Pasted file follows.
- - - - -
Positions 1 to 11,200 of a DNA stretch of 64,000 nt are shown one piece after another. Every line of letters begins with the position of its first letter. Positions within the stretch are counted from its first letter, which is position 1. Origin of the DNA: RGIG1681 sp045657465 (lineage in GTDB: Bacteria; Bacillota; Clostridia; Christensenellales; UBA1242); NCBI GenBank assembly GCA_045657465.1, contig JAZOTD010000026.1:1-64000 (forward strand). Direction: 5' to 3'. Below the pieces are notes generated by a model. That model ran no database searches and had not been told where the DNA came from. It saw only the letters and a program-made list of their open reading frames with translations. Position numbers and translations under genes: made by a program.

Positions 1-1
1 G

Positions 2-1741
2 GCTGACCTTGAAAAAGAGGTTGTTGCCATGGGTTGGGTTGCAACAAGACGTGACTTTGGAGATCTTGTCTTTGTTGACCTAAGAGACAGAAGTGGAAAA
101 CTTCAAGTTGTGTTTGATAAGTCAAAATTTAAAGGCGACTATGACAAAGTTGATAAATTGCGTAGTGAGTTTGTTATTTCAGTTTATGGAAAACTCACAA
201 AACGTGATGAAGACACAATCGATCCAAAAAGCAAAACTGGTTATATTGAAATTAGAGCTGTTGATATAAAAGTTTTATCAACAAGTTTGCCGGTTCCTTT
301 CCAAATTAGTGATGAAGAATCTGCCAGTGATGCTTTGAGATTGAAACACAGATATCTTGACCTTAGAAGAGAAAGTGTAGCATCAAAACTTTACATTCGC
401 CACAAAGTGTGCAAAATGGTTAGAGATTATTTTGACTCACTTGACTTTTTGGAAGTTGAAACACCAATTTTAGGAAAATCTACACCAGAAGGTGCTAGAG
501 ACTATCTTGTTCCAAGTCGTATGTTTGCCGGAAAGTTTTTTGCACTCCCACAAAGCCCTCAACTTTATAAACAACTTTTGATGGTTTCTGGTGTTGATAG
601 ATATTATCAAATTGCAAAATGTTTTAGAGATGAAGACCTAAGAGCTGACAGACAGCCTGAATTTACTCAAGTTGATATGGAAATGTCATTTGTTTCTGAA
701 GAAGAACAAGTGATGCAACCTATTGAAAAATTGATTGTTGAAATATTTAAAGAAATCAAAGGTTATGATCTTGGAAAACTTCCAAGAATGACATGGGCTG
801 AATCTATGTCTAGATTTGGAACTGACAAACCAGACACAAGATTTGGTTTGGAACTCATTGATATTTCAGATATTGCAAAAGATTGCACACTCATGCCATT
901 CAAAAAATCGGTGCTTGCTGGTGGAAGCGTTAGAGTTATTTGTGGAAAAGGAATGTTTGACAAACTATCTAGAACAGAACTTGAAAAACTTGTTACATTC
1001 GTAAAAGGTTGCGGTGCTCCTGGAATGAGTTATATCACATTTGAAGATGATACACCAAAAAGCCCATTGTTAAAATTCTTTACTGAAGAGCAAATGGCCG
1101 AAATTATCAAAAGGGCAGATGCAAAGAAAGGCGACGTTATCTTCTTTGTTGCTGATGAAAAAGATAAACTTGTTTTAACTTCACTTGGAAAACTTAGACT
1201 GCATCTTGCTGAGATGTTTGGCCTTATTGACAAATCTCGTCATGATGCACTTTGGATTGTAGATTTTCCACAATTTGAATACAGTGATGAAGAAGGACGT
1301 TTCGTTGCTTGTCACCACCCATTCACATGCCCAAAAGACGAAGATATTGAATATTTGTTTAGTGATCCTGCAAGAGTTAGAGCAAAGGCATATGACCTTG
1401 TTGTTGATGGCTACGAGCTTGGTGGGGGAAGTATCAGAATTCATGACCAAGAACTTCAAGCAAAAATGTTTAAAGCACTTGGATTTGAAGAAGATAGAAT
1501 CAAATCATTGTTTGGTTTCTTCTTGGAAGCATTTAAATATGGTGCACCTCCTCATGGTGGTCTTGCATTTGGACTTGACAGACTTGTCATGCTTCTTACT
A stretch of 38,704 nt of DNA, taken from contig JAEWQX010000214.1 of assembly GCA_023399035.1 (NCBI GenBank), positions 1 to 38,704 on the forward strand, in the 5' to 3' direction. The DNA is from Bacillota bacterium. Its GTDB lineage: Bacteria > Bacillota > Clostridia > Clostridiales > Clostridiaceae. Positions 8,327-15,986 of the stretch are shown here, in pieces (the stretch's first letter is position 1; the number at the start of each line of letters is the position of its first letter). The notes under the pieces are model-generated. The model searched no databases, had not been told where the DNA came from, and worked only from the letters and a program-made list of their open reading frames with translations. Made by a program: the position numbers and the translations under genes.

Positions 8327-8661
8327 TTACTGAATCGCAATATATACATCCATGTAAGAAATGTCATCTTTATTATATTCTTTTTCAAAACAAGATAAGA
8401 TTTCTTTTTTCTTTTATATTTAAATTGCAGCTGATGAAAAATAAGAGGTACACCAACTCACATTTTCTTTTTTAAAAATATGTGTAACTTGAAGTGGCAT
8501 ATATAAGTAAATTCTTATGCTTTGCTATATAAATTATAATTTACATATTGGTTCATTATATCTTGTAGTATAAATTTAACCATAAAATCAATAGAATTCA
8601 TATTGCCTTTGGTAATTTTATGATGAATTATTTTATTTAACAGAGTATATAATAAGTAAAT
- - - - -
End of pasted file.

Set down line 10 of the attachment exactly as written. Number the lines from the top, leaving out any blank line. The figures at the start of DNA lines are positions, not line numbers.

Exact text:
501 ACTATCTTGTTCCAAGTCGTATGTTTGCCGGAAAGTTTTTTGCACTCCCACAAAGCCCTCAACTTTATAAACAACTTTTGATGGTTTCTGGTGTTGATAG